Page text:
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College Lobby: Congress Should Help Illegals Get U.S. Graduates’ Jobs

People at the Coalition for Humane Immigrant Rights of Los Angeles attend an August 2012 orientation class for filling out their application for the Deferred Action for Childhood Arrivals program. Kevork Djansezian/Getty Images
Kevork Djansezian/Getty Images
NEIL MUNRO

The 100,000 illegal migrants who graduate from Americans’ high schools each year should get college places which are sought by young Americans, says an advocacy group for the nation’s taxpayer-funded college industry.

“We understand that the urgency for Congress to protect these vulnerable student leaders is more pressing than ever,” says an article by the chancellor of Rutgers University in Newark, N.J., and the president of Illinois Institute of Technology. The two executives, who are members of the Presidents’ Alliance on Higher Education and Immigration, ignore the needs of American students and instead lavish praise on illegals and foreign students in the op-ed published by TheHill.com:

We have witnessed firsthand the phenomenal contributions that Deferred Action for Childhood Arrivals (DACA) program recipients, Dreamers and Temporary Protected Status (TPS) students make each and every day to the academic environment, the professional network, and campus culture of our nation’s universities and the broader communities that we serve …

Dreamers, TPS holders, and international students and their families enrich our campus communities in ways we simply cannot measure, bringing about a deeper cultural understanding and connectedness in a truly global and constantly changing world.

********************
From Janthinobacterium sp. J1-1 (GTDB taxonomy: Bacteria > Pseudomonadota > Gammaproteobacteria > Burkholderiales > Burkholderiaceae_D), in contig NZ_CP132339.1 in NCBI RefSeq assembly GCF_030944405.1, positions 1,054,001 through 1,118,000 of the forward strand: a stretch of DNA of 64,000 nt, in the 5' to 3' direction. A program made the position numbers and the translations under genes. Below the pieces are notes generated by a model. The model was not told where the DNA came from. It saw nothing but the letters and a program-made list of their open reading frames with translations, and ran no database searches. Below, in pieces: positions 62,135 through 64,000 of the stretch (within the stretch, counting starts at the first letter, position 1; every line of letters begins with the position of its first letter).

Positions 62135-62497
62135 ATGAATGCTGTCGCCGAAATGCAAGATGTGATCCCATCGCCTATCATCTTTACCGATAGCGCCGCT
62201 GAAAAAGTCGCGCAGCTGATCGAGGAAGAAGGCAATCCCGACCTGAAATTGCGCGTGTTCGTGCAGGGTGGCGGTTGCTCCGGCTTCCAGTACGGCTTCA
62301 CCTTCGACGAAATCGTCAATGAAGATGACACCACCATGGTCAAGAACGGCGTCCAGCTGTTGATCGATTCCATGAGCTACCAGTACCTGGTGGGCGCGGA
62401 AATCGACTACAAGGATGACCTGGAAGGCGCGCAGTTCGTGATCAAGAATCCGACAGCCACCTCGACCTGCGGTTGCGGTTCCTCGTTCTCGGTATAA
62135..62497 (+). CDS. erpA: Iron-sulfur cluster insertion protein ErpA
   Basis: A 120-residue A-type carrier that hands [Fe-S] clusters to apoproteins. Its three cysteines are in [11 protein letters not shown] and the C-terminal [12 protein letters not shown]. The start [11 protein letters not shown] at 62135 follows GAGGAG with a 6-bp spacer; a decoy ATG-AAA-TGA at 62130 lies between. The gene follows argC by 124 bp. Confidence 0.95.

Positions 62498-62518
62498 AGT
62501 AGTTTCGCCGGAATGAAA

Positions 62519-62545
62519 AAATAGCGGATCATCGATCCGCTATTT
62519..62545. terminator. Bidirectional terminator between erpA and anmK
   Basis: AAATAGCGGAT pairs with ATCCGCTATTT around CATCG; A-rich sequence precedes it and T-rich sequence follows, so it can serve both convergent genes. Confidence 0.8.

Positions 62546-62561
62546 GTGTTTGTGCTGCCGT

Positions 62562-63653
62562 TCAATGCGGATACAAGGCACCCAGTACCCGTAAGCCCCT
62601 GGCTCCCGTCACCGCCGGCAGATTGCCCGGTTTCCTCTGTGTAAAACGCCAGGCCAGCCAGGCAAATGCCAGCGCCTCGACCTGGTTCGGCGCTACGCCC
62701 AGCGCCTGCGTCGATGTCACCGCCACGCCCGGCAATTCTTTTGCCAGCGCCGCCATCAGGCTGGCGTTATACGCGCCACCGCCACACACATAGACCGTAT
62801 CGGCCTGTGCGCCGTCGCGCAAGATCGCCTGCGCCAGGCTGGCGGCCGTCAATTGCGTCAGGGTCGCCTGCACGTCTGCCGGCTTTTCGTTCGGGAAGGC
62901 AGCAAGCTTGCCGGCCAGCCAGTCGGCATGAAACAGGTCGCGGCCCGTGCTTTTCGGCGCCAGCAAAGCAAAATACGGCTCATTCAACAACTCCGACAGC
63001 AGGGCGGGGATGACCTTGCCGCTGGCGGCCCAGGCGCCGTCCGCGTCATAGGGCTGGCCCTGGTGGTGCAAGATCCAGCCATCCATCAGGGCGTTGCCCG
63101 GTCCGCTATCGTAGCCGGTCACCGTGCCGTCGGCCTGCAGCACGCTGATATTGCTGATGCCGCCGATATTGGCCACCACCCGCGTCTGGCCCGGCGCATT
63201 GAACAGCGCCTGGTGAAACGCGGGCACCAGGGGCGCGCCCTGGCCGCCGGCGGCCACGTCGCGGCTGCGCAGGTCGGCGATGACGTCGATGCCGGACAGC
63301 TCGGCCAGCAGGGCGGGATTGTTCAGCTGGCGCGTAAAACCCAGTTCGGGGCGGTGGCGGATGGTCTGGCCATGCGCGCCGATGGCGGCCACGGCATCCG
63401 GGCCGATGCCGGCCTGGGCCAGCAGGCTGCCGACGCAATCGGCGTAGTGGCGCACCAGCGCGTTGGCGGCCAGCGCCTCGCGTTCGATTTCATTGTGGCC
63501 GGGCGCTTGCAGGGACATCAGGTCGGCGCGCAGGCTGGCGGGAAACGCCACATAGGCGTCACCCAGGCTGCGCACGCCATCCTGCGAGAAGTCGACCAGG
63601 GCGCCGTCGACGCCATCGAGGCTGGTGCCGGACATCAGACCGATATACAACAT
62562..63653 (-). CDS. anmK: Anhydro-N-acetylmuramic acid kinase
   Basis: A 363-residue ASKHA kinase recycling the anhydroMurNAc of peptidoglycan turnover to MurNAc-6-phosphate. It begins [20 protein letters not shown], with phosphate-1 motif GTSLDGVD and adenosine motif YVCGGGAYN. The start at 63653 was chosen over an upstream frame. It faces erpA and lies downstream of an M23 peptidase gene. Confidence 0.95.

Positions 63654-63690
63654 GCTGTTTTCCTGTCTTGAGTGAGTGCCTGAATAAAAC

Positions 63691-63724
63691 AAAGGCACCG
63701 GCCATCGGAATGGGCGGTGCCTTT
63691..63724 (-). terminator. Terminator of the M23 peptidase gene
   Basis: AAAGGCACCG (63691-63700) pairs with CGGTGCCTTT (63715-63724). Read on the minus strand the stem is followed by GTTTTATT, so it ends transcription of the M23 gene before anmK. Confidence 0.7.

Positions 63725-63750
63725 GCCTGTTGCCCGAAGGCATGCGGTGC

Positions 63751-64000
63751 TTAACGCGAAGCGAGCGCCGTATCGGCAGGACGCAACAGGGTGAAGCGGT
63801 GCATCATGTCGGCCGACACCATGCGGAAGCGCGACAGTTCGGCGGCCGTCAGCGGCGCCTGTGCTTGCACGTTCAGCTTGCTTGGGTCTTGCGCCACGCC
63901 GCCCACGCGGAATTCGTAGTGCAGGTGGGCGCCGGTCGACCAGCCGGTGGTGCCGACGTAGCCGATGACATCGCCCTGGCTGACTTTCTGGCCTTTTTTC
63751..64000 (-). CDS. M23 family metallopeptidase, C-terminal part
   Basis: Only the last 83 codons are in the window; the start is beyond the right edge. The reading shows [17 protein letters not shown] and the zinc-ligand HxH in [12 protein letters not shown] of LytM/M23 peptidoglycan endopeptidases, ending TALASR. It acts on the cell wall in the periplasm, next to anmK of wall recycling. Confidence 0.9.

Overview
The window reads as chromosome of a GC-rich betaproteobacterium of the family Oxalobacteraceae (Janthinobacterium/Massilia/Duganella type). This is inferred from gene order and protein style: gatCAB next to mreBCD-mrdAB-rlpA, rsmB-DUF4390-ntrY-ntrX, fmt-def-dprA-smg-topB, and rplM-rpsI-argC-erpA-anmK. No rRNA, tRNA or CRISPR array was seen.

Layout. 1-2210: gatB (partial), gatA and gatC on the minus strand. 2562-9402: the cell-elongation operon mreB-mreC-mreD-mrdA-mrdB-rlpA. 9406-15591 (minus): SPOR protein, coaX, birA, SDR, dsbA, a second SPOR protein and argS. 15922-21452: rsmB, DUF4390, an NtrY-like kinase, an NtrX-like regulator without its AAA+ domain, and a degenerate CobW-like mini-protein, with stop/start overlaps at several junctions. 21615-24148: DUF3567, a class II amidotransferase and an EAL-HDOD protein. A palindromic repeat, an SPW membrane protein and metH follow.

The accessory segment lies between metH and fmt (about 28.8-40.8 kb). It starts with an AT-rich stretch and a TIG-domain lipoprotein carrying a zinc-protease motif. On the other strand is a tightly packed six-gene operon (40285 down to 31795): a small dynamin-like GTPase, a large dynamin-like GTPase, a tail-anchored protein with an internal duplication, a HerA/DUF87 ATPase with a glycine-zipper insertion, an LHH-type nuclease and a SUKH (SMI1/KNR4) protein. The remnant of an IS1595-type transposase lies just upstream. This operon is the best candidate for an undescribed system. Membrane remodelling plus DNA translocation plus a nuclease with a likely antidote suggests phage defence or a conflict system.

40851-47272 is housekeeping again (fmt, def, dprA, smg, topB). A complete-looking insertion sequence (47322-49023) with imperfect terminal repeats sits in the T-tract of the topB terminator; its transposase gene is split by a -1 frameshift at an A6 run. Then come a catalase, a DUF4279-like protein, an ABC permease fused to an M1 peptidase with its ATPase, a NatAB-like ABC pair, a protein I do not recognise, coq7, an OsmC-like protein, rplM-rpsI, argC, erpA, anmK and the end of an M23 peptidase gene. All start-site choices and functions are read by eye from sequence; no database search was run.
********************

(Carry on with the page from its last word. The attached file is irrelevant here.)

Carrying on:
The federal government provides the sector with at least $60 billion in taxpayers’ aid each year, while also offering government-backed loans to student customers.

The op-ed‘s two authors, Nancy Cantor of Rutgers and Alan Cramb of the Illinois institute, also celebratan “inspiring” illegal who is now working as a lawyer in New Jersey:

At Rutgers-Newark, for example, students of all backgrounds look up to Marisol Conde-Hernandez … she pursued her dream to make a difference in the world practicing law by enrolling at Rutgers Law School-Newark. She is now New Jersey’s first undocumented woman to be admitted to the state’s bar. She has shared her inspiring personal journey in a documentary film series titled “American Sueño,” produced by Rutgers-Newark faculty, students, and local partners working collaboratively under the Newest Americans project (www.newestamericans.com).

The authors’ celebration of foreign graduates and illegals comes as American graduates suffer from very slow growth in wages, despite their growing levels of college debts and rising housing prices.

Americans’ stalled salaries are partly caused by the little-recognized visa programs which allow employers to employ at least 1.5 million foreign graduates in U.S. professional jobs. These foreign graduates are not legal immigrants but are temporary workers hired via the H-1B, OPT, L-1, J-1, TN, 0-1, and H-4EAD programs. President Donald Trump has called for reforms to this middle-class outsourcing, but a draft bill in Congress — H.R.1044 and S.386 — would dramatically increase the incentives for Indian graduates to accept underpaid white-collar jobs in the United States.